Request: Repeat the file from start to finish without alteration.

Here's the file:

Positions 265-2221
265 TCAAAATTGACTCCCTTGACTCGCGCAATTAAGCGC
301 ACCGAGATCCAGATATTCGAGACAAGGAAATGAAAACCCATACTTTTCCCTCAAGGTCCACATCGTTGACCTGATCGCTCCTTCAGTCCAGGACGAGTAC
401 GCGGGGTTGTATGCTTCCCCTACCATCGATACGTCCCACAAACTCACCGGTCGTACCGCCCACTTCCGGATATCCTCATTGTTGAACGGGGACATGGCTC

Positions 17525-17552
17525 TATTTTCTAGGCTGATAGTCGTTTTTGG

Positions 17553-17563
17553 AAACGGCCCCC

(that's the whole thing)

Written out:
Positions 265-2221
265 TCAAAATTGACTCCCTTGACTCGCGCAATTAAGCGC
301 ACCGAGATCCAGATATTCGAGACAAGGAAATGAAAACCCATACTTTTCCCTCAAGGTCCACATCGTTGACCTGATCGCTCCTTCAGTCCAGGACGAGTAC
401 GCGGGGTTGTATGCTTCCCCTACCATCGATACGTCCCACAAACTCACCGGTCGTACCGCCCACTTCCGGATATCCTCATTGTTGAACGGGGACATGGCTC

Positions 17525-17552
17525 TATTTTCTAGGCTGATAGTCGTTTTTGG

Positions 17553-17563
17553 AAACGGCCCCC